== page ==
Tanzania needs a coach who thinks beyond Stars` training

Early this week I came across a piece of information which I really would like to share with my esteemed readers. While browsing the net, I came across an impressive headline about a British soccer coach who is interested to come to Tanzania and make his contributions in developing both domestic soccer and players.

What impressed me most about this Briton who goes by the name of Stewart Hall is not his nationality but his knowledge about Tanzania’s soccer and his mission statement.

The mission statement which is in the well detailed eight page long document titled ‘Team Tanzania Football Development Document’ , says; “Our purpose is to lead and serve the whole football family in Tanzania to achieve success and integrity for the nation and the game through confident leadership and a clear vision. We will seek to establish a winning mentality by implementing a national coaching philosophy that will unite officials, coaches, and players by education and indoctrination into the ideology of “TEAM TANZANIA.”

In what he calls the ‘Statement of fact’; he points out that “To develop better players, we must first identify, train and encourage exceptional coaches who have the will and the knowledge to skillfully teach the skilful game to produce skilful players’.

What impressed me most is the Coach Education Programme which aims at designing and implementing the new raft of coaches courses – deliver the coaching philosophy from Course 1: Entry level certificate, certified by T.F.F whose target groups are Youth Leaders, Teachers, Community Workers and Ex players. In this category, the proposed syllabus will be sympathetic to young players aged 7-11 years.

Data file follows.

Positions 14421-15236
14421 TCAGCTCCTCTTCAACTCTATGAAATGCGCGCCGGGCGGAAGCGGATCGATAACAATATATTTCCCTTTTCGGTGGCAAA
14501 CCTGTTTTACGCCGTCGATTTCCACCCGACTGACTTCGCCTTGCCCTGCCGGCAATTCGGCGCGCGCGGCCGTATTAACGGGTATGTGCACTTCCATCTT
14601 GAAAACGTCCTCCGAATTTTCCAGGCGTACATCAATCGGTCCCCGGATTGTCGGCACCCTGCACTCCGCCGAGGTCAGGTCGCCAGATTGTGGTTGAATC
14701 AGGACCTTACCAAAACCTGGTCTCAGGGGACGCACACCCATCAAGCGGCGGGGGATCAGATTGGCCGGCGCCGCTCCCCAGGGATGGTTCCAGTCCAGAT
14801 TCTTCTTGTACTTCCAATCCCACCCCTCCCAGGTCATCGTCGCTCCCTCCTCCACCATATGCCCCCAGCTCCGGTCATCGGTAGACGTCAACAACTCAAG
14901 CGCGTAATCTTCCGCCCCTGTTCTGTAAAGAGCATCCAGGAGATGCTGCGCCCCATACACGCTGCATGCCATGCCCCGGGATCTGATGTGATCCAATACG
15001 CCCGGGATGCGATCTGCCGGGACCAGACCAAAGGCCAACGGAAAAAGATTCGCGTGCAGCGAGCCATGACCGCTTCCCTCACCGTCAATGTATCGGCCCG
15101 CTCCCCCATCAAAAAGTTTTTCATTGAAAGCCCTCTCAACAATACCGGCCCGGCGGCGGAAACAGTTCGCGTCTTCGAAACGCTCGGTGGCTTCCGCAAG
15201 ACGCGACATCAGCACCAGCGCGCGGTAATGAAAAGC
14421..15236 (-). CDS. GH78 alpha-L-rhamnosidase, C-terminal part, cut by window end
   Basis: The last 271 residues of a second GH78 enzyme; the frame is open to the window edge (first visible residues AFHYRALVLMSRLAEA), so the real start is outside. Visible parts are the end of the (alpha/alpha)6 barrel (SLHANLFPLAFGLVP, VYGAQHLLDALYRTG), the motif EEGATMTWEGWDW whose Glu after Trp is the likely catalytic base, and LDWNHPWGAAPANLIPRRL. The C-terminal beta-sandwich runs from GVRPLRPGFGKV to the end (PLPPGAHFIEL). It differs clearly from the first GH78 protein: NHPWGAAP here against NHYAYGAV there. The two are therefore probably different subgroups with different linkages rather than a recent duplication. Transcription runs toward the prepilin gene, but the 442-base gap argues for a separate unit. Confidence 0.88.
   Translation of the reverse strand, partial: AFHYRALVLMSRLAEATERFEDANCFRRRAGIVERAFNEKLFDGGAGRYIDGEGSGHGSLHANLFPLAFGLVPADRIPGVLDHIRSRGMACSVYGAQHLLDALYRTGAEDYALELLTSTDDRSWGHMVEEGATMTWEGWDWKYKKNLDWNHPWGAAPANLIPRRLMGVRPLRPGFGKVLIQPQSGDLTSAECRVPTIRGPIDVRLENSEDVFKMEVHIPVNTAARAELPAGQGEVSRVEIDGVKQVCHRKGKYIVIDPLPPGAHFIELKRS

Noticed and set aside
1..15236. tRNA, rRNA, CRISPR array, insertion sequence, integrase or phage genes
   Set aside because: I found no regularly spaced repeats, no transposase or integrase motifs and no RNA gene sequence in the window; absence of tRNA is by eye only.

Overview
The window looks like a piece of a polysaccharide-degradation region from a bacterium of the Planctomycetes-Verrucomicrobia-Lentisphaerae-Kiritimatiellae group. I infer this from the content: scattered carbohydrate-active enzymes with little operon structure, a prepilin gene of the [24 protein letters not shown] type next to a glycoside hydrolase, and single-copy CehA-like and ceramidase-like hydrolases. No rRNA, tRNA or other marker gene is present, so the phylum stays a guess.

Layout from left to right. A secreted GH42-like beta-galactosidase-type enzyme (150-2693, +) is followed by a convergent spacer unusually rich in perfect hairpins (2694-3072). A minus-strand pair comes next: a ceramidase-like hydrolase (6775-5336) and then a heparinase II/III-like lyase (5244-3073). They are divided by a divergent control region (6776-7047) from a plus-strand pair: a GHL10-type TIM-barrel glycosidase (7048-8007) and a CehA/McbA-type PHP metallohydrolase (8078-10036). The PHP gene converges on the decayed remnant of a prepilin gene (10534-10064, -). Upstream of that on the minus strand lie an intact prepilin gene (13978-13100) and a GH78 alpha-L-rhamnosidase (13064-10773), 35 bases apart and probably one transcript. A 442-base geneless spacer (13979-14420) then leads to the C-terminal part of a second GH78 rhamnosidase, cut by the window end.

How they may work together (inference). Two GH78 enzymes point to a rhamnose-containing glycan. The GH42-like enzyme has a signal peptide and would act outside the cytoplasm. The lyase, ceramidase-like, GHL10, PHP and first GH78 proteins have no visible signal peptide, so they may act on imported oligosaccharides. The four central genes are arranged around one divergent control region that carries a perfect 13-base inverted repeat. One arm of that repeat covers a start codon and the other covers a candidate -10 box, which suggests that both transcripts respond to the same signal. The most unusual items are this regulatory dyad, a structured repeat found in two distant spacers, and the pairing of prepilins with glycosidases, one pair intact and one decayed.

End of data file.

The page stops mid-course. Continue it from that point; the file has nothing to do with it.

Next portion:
He further plans to have Course 2; Certified by the England Football Association (FA) whose target groups will be Teachers, Ex Players and Existing established coaches of the various soccer clubs in the country.

This syllabus which is expected to be sympathetic to coaching young players ages 12-16 will be followed by Course 3 which will also be Certified by the FA and will also target Ex players and existing established coaches of the various soccer clubs in the country and the syllabus is expected to be sympathetic to coaching elite youth players and senior professionals.

Hall has previously visited Tanzania on two occasions. On the first occasion he was invited by the Tanzania Football Federation (TFF) in 2007 and is said to have had an audience with the TFF President, Leodegar Tenga.

The second occasion was when he visited the country along with the famous players from England Premier sides, namely John Barnes, Les Ferdinand and Warren Barton. The trio played at the National Stadium in Dar es Salaam for charity games to promote football in Tanzania.

Hall seems to be very much interested with coaching in Tanzania because he saw a lot of talents during his two visits he believes that he can help in moulding not only the best outfit the country has ever had but also help in establishing a sound base for coach education.

Now that the TFF is looking for a more effective coach to replace the outgoing Brazilian Marcio Maximo, it will be a blessing to look for a coach who thinks outside the box; beyond just coaching the national senior team; Taifa Stars so to speak.

Despite the fact that no British coach has ever made a great history when training the national team, Hall’s basic knowledge to the country’s soccer standard can help him come out with answers of the long stagnated riddle of the stunted soccer growth. Need I say more?

Syllersaid Mziray is a lecturer-cum-soccer coach


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